A major retail and fashion trend to emerge in recent years is streetwear, which consists largely of footwear, T-shirts, and other items that bypass traditional retail channels and are produced, promoted, sold and resold online.
It is common for customers to rally via social media to be the first to buy products only available directly from the brand, whether in-store or online. Consumers and streetwear brands form a tight-knit, almost cult-like relationship due to the anticipation of a limited time to buy.
Since the 1980s and 1990s, streetwear has grown from being an eye-catching fashion phenomenon that was inspired by counter-cultures such as graffiti, hip-hop, skate and surf into a multi-billion dollar industry. Some of the most iconic, established brands in the retail and luxury goods sectors, as well as the fashion industry overall, are taking notice of streetwear's impact on retail culture and the numbers involved.
The streetwear industry includes a wide range of players. Streetwear brands like Supreme and Stüssy specialize in streetwear, while sportswear brands like Nike develop their traditional sports equipment portfolio into cool, hip sneakers and hoodies for streetwear. The luxury brand sector is also working hard to gain a significant foothold in streetwear.
This is largely due to its ability to reach a new generation of consumers. Young people make up the majority of streetwear's audience: mostly under 25. Second, streetwear has subverted how fashion trends have taken off, which is why established brands are interested in it. As a rule, fashion has operated on a top-down model, with insiders serving as gatekeepers for upcoming styles. Streetwear has reversed this.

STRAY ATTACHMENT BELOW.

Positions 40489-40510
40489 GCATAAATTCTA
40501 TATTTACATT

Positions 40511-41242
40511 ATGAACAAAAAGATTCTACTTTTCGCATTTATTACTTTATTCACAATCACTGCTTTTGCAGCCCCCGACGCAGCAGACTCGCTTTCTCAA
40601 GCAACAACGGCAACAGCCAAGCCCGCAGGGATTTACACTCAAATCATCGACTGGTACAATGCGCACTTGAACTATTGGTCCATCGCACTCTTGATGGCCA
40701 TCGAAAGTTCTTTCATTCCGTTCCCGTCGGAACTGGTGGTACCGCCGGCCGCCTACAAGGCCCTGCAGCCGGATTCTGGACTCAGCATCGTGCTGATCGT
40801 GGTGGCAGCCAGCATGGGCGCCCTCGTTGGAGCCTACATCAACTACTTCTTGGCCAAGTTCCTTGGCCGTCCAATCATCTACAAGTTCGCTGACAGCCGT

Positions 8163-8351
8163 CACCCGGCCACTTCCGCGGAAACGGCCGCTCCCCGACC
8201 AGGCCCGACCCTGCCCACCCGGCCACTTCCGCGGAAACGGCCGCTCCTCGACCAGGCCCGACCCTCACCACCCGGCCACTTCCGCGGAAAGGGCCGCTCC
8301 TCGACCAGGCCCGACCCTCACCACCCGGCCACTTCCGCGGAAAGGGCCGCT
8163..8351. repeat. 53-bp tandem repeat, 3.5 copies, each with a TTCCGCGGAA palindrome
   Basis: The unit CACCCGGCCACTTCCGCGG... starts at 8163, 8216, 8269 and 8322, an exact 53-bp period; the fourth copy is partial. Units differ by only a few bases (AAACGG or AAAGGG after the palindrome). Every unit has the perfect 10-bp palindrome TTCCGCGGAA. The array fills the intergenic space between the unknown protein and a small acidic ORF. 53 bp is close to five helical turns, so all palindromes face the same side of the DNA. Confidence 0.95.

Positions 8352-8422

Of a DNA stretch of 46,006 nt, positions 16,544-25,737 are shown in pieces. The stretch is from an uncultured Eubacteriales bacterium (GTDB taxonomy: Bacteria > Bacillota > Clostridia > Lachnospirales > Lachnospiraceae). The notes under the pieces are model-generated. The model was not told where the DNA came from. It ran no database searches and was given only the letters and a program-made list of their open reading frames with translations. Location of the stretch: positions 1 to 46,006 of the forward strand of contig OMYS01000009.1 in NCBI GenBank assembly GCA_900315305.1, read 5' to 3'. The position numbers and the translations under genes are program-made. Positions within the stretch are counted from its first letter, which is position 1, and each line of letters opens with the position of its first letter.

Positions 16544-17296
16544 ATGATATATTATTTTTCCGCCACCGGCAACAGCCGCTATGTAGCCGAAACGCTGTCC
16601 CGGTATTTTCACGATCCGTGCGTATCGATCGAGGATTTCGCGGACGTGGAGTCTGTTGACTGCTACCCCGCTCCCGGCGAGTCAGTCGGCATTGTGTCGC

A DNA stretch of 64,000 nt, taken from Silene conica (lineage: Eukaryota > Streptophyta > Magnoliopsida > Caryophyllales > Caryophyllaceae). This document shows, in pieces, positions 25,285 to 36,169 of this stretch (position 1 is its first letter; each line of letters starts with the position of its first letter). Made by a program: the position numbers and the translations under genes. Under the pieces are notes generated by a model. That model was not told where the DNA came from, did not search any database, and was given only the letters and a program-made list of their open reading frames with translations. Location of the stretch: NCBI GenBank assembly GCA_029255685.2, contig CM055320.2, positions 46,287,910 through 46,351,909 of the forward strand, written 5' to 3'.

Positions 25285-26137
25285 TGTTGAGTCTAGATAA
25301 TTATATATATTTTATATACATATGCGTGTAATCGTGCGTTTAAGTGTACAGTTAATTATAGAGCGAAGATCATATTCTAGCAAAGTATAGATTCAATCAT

Industry insiders and customers have equal power in determining what's cool. High prices do not confer exclusivity or desirability, but scarcity and insider knowledge do. Essentially, streetwear has reinvented how "cool" is made profitable. In addition, streetwear's democratic values are increasingly shared by all consumers, for whom peer opinions are becoming increasingly influential. In light of this, it is no wonder that fashion brands are embracing streetwear. One of the most prominent examples of this collaboration is Louis Vuitton's work with Supreme and its appointment of Off-White founder Virgil Abloh to lead Louis Vuitton's menswear collection.
Streetwear is expected to grow well even though there are some dark clouds forming over the retail sector due to concerns about a worldwide economic recession. We have looked at how brands might participate in the streetwear sector and succeed in light of this environment. For success, it is important to keep in mind five factors: authenticity, scarcity, democracy, affordability, and activity that is smoothly integrated online and offline.